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Title: Generation of seven iPSC lines from peripheral blood mononuclear cells suitable to investigate Autism Spectrum Disorder.
Austin Authors: Bozaoglu, Kiymet;Gao, Yujing;Stanley, Edouard;Fanjul-Fernández, Miriam;Brown, Natasha J;Pope, Kate;Green, Cherie C;Vlahos, Katerina;Sourris, Koula;Bahlo, Melanie;Delatycki, Martin;Scheffer, Ingrid E ;Lockhart, Paul J
Affiliation: Department of Neurology, Royal Children's Hospital, Melbourne, Australia
Florey Institute, Melbourne, Victoria, Australia
Murdoch Children's Research Institute, Parkville, Australia
Bruce Lefroy Centre for Genetic Health Research, Murdoch Children's Research Institute, Melbourne, Victoria 3052, Australia
Victorian Clinical Genetics Services, Victoria, Australia
Department of Paediatrics, University of Melbourne, Parkville, Australia
Department of Anatomy and Developmental Biology, Monash University, Clayton, Victoria 3800, Australia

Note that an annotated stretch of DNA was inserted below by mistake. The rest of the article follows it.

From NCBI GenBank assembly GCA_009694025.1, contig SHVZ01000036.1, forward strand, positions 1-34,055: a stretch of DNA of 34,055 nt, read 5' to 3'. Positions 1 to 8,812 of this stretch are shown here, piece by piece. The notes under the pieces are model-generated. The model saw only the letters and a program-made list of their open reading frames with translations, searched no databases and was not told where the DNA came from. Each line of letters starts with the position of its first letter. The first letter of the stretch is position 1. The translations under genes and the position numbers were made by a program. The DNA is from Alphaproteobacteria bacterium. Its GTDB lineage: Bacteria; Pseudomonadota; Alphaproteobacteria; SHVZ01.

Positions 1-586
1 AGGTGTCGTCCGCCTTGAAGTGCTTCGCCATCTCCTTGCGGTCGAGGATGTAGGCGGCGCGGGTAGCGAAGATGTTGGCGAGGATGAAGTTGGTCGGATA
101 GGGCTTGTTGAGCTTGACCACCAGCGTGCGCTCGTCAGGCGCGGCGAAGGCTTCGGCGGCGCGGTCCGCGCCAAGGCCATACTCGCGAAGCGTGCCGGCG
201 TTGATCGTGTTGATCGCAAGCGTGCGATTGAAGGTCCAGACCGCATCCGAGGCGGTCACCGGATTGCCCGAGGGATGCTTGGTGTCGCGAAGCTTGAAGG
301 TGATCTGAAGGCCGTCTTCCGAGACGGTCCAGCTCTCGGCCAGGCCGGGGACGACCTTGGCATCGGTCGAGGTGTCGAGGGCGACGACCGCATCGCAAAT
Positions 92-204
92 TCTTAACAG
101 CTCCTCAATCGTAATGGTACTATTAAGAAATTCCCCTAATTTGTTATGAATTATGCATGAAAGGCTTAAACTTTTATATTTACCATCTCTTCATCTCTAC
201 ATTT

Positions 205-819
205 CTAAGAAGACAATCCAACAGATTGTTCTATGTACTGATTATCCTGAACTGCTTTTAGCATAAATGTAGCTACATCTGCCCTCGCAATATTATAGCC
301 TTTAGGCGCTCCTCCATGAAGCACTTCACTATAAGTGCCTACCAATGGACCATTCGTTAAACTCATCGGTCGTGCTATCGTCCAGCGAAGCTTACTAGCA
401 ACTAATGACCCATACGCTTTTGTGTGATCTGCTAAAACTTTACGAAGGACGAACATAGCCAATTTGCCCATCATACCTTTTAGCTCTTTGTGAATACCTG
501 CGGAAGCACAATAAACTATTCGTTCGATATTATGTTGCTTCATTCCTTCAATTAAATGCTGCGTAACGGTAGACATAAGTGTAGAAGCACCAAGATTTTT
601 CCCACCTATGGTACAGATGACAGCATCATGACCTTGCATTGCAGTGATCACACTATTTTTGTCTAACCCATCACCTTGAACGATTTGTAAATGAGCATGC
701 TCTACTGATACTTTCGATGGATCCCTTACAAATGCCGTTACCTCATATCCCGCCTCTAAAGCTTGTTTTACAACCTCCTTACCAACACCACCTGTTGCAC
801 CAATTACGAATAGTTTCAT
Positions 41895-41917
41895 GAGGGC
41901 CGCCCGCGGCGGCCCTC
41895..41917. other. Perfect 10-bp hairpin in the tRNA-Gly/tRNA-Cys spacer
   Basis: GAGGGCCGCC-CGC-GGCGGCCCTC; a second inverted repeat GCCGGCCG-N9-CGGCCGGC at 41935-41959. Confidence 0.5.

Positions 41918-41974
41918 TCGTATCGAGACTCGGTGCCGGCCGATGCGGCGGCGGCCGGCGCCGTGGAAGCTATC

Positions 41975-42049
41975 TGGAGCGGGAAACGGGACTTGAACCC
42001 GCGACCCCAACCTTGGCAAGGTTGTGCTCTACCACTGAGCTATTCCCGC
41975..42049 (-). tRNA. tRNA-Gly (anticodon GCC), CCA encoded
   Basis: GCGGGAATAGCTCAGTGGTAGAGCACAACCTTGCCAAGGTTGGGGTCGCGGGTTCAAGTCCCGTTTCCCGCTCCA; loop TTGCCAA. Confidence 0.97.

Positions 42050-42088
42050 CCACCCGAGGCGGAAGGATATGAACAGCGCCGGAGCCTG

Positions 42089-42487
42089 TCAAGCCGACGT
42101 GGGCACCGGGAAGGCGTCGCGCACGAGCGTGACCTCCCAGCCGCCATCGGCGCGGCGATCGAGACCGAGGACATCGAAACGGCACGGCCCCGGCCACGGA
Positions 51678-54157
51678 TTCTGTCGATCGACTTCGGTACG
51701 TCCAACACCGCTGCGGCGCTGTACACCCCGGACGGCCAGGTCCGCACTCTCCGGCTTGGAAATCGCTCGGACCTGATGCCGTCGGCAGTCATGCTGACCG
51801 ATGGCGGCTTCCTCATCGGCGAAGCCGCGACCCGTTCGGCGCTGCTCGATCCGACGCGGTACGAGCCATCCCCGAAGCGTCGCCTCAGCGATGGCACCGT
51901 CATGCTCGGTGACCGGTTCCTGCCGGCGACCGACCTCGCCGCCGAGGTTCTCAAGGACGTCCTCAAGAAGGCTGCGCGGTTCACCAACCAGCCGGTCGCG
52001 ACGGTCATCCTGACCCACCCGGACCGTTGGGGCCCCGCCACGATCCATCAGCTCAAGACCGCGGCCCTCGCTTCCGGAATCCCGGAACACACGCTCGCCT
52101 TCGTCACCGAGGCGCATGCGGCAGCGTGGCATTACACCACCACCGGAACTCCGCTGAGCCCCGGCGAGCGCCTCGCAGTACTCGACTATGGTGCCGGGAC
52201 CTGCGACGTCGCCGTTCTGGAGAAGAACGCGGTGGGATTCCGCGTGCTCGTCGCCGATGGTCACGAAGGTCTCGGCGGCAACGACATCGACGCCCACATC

Olga Tennison Autism Research Centre, School of Psychology and Public Health, La Trobe University, Bundoora, Victoria, Australia
Department of Medicine, Austin Health, The University of Melbourne, Heidelberg, Victoria, Australia
The Walter and Eliza Hall Institute of Medical Research, Melbourne, Australia
Department of Medical Biology, University of Melbourne, Melbourne, Australia
Issue Date: 1-Aug-2019 2019-08-01
Publication information: Stem cell research 2019-08-01; 39: 101516
Abstract: We have generated and characterized seven human induced pluripotent stem cell (iPSC) lines derived from peripheral blood mononuclear cells (PBMCs) from a single family, including unaffected and affected individuals clinically diagnosed with Autism Spectrum Disorder (ASD). The reprogramming of the PBMCs was performed using non-integrative Sendai virus containing the reprogramming factors POU5F1 (OCT4), SOX2, KLF4 and MYC. All iPSC lines exhibited a normal karyotype and pluripotency was validated by immunofluorescence, flow cytometry and their ability to differentiate into the three embryonic germ layers. These iPSC lines are a valuable resource to study the molecular mechanisms underlying ASD.
DOI: 10.1016/j.scr.2019.101516
ORCID: 0000-0002-3160-2106
PubMed URL: 31415975
Type: Journal Article
Appears in Collections:Journal articles

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